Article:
In reflection of the turbulent history South Africa has experienced before transformation, which even overlapped into the transport industry, the James Hall Museum of Transport commemorated the heroes of this particular struggle with its “Azikhwelwa" exhibition at the Workers Museum in Newtown.
Meaning “We shall not ride", “Azikhwelwa" was a defiance campaign that left its stamp on contemporary society when people absconded from riding on public transport in the 1957 Bus Boycotts in Alexandra Township as buses travelled empty along routes while endless streams of walkers filled pavements.
Proceedings were opened by Workers Museum Manager Belinda Hlaka, who said: “This prestigious event is meant to remind us of who we are and how far we have come as a people in transport and labour migration."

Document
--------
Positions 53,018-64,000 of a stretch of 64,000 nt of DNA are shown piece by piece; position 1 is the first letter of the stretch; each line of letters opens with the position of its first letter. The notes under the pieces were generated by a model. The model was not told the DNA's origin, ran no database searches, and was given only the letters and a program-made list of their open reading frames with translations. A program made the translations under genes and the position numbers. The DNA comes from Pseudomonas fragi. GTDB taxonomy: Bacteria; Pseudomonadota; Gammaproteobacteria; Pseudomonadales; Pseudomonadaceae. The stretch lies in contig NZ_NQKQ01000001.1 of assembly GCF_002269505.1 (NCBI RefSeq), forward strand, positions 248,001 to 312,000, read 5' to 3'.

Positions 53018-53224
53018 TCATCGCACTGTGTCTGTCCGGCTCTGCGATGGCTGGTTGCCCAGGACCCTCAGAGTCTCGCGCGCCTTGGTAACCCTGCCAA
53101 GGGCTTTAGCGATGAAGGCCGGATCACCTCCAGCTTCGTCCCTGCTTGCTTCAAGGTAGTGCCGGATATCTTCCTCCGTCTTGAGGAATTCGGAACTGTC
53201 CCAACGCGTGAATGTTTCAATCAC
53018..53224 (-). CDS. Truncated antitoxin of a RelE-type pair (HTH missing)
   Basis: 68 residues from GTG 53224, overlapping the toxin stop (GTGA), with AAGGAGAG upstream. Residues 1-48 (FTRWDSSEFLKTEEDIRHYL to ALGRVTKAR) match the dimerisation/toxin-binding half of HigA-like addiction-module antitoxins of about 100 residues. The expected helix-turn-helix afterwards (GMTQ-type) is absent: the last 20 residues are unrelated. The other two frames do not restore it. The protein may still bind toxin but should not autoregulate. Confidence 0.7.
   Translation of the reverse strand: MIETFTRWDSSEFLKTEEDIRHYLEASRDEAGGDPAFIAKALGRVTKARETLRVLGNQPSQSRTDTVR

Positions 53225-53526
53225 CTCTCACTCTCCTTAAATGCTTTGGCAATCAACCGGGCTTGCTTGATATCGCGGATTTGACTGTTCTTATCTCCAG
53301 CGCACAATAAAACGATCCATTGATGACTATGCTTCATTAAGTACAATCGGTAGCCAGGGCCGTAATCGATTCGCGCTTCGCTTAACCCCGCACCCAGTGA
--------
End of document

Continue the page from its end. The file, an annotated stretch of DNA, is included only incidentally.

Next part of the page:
The dispute between residents and the then oppressive government stemmed from the introduction of the Native Land Act in 1912, which dictated that black people could not own land, causing residents to embark on a revolt against the Johannesburg Chamber of Commerce and making the government succumb to their demands as masses walked in rainy weather to school and work.
“Alexandra is by far the biggest recipient of rural migration and was home to many all-time greats like Finance Minister Tito Mboweni, legendary musician Caiphus Semenya, football administrator Irvin Khoza, the late Hugh Masekela and Nelson Mandela himself. It is important to acknowledge it instead of treating it like that stepson of Johannesburg," said Mpho Motsumi, the President of the Greater Alexandra Chamber of Commerce.
In closing, James Hall Museum Curator Fhatuwani Rambau said: “We kindly thank everyone for being here today and sharing this historically rich session with us where we see the journey we have travelled in order to get to where we are today."